Cleaning of Equipment Basic care for fall protection safety equipment will prolong and endure the life of the equipment and contribute toward the performance of its vital safety function. Proper storage and maintenance after use is as important as cleaning the equipment of dirt, corrosives or contaminants. The storage area should be clean, dry and free of exposure to fumes or corrosive elements. Nylon and Polyester: Wipe off all surface dirt with a sponge dampened in plain water. Squeeze the sponge dry. Dip the sponge in a mild solution of water and commercial soap or detergent. Work up a thick lather with a vigorous back and forth motion. Then wipe the belt dry with a clean cloth. Hang freely to dry but away from excessive heat. Drying: Harness, belts and other equipment should be dried thoroughly without exposure to heat, steam or long periods of sunlight. Understanding the ABCs (usually used to refer to the basics) of Fall Protection A Anchorage or Anchor point Also known as the tie‐off point, this is the point of attachment for the lanyard, the lifeline or the deceleration device. The anchor must support 5,000 lbs of pressure or twice the expected load. Anchor points can be fixed point anchors or Mobile Anchorage Points. B Body Harness The body harness is the combination of straps that distribute the fall arrest force over the chest, thighs, waist, pelvis and shoulders. Body harnesses come in a variety of styles and configurations with a corresponding range in pricing. Harnesses have buckles and adjustable straps for proper fitting. Make sure that it is properly tightened and fitted to your body. While a harness that is too tight is restricting and uncomfortable to work in, a loose fitting harness can be extremely dangerous, particularly in the pelvic region. The connecting D‐Ring in a properly fitted harness should be located right between the shoulder blades. Make sure that the harness you are using is approved for industrial work. Recreational harness (rock climbing harnesses) are not approved. Belts can only be used for positioning or restraint, NEVER for fall arrest. C Connector The connector refers to the device used to link the body harness to the anchor point. Lanyards, Self‐Retracting Lifelines and Shock‐ Absorbing Lifelines are all different types of connectors. D Deceleration device A deceleration device is a type of connector that is designed to limit the amount of force exerted on the body. The amount of force exerted cannot exceed 1800 lbs. Self‐Retracting Lifelines work like a seatbelt in the car, by locking up as soon as the cable or webbing is rapidly pulled through as would be the case with a fall. Shock‐Absorbing Lanyards work by “tearing out” in order to reduce the amount of force.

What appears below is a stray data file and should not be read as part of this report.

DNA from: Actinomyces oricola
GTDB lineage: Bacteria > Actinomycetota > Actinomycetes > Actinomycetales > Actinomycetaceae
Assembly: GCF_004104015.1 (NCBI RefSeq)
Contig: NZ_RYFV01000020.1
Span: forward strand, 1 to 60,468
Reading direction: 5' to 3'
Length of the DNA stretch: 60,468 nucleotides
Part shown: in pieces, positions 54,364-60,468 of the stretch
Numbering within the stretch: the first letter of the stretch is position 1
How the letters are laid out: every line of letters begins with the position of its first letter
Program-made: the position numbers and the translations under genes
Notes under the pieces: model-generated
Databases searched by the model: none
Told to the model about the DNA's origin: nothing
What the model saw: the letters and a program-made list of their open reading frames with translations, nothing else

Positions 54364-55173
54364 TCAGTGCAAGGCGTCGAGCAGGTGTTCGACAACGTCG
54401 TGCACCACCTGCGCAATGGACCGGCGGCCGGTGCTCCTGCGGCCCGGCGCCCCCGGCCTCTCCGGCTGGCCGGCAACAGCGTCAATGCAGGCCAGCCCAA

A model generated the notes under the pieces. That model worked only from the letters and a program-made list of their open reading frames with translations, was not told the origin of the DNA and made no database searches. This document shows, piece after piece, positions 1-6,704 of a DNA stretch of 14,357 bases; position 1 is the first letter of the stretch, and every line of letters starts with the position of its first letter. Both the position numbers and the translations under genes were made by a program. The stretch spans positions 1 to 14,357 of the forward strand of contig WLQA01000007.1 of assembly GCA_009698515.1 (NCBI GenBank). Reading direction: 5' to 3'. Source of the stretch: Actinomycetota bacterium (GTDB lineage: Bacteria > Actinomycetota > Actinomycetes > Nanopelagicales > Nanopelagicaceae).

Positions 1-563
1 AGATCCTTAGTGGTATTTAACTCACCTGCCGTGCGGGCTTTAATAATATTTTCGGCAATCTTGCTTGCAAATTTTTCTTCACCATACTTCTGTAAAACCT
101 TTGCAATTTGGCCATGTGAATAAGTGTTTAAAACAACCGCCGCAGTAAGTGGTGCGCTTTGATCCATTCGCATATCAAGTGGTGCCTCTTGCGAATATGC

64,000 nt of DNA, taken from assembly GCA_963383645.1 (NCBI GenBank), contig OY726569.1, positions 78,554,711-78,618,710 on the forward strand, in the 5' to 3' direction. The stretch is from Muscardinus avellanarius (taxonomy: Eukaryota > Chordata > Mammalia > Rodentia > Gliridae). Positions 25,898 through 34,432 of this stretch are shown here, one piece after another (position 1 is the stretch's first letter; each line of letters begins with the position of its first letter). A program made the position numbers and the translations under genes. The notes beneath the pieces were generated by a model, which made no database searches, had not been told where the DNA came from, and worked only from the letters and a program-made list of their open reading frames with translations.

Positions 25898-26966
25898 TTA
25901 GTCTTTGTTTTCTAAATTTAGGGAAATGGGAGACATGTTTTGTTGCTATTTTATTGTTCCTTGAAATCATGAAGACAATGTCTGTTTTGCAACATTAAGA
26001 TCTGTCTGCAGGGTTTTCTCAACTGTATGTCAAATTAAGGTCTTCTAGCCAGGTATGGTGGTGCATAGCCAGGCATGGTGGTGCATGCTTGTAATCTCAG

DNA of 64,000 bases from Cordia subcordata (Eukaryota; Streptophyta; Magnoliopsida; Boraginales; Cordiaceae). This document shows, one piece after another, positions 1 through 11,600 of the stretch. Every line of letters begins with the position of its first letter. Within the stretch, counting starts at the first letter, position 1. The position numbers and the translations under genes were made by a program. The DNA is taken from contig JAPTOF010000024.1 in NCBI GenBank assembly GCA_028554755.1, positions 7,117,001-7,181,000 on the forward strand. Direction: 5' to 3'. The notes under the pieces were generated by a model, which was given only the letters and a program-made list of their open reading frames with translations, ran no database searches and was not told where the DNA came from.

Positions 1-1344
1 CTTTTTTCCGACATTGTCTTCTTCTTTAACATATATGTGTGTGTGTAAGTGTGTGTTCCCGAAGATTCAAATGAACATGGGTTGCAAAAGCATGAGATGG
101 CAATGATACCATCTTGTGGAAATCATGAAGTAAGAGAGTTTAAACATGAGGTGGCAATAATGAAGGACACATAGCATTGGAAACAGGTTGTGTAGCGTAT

ANSI Z359 Standard ANSI Z359.0‐2012: Definitions and Nomenclature Used for Fall Protection and Fall Arrest Establishes the definitions and nomenclature used for the Z359 Fall Arrest Code. ANSI Z359.1‐2007: Safety Requirements for Personal Fall Arrest Systems, Subsystems and Components Establishes requirements for the performance, design, marking, qualification, instruction, training, inspection, use, maintenance and removal from service of connectors, full‐body harnesses, lanyards, energy absorbers, anchorage connectors, fall arresters, vertical lifelines and self‐retracting lanyards comprising personal fall arrest systems for users within the capacity range of 130 to 310 pounds (59 to 140 kg). ANSI Z359.1‐2016: The Fall Protection Code A set of standards that covers program management; system design; training; qualification and testing; equipment, component and system specifications for the processes used to protect workers at height in a managed fall protection program ANSI Z359.2‐2007: Minimum Requirements for a Comprehensive Managed Fall Protection Program Establishes guidelines and requirements for an employer's managed fall protection program, including policies, duties and training, fall protection procedures, eliminating and controlling fall hazards, rescue procedures, incident investigations and evaluating program effectiveness. ANSI Z359.3‐2007: Safety Requirements for Positioning and Travel Restraint Systems Establishes requirements for the performance, design, marking, qualification, test methods and instructions of lanyards and harnesses comprising personal positioning and travel restraint systems for authorized persons within the capacity range of 130 to 310 pounds (59 to 140 kg). ANSI Z359.3‐2017: Safety Requirements for Lanyards and Positioning Lanyards Establishes requirements for the performance, design, marking, qualification and verification testing and instructions for lanyards and positioning lanyards for users within the capacity range of 130 to 310 pounds ANSI Z359.4‐2013: Safety Requirements for Assisted‐Rescue and Self‐Rescue Systems, Subsystems and Components Establishes requirements for the performance, design, marking, qualification, instruction, training, use, maintenance and removal from service of connectors, harnesses, lanyards, anchorage connectors, winches/hoists, descent control devices, rope tackle blocks and self‐ retracting lanyards with integral rescue capability comprising rescue systems used in preplanned self‐rescue and assisted‐rescue applications for 1‐2 persons. Snap hooks and carabiners must meet the following: Gate Face must withstand a load of 3,600 lbs. (16 kN) up from 220 lbs. (1 kN) Side of Gate must withstand a load of 3,600 lbs. (16 kN) up from 350 lbs. (1.55 kN) Minor Axis of a snap hook or carabiner, except those with captive eyes, must withstand 3,600 lbs. (16 kN) Tensile load for the snap hook or carabiner must withstand 5,000lbs. (22.2 kN) same as current ANSI Z359.6‐2009: Safety Requirements and Specifications for Personal Fall Arrest Systems This Standard is intended for engineers with expertise in designing fall‐protection systems. It specifies requirements for the design and performance of complete active fall‐protection systems, including travel‐restraint and vertical and horizontal fall‐arrest systems. ANSI Z359.6‐2016: Specifications and Design Requirements for Active Fall Protection Systems Specifies requirements for the design and performance of complete active fallprotection systems, including travel‐restraint and vertical and horizontal fall‐arrest systems and is intended for engineers with expertise in designing fall‐protection systems ANSI Z359.7‐2011: Qualification and Verification Testing of Fall Protection Products Sets requirements for certification of ANSI Z359 Code products and components as well as requirements for third‐party testing, witness testing and manufacturer selfcertification of fall protection products and components ANSI Z359.11‐2014: Safety Requirements for Full Body Harnesses Establishes requirements for the performance, design, marking, qualification, instruction, training, test methods, inspection, use, maintenance and removal from service of full body harnesses used for fall arrest, positioning, restraint, suspension and/or rescue applications ANSI Z359.12‐2009: Safety Requirements for Connecting Components for Personal Fall Arrest Systems This standard establishes requirements for the performance, design, marking, qualification, test methods and removal from service of connectors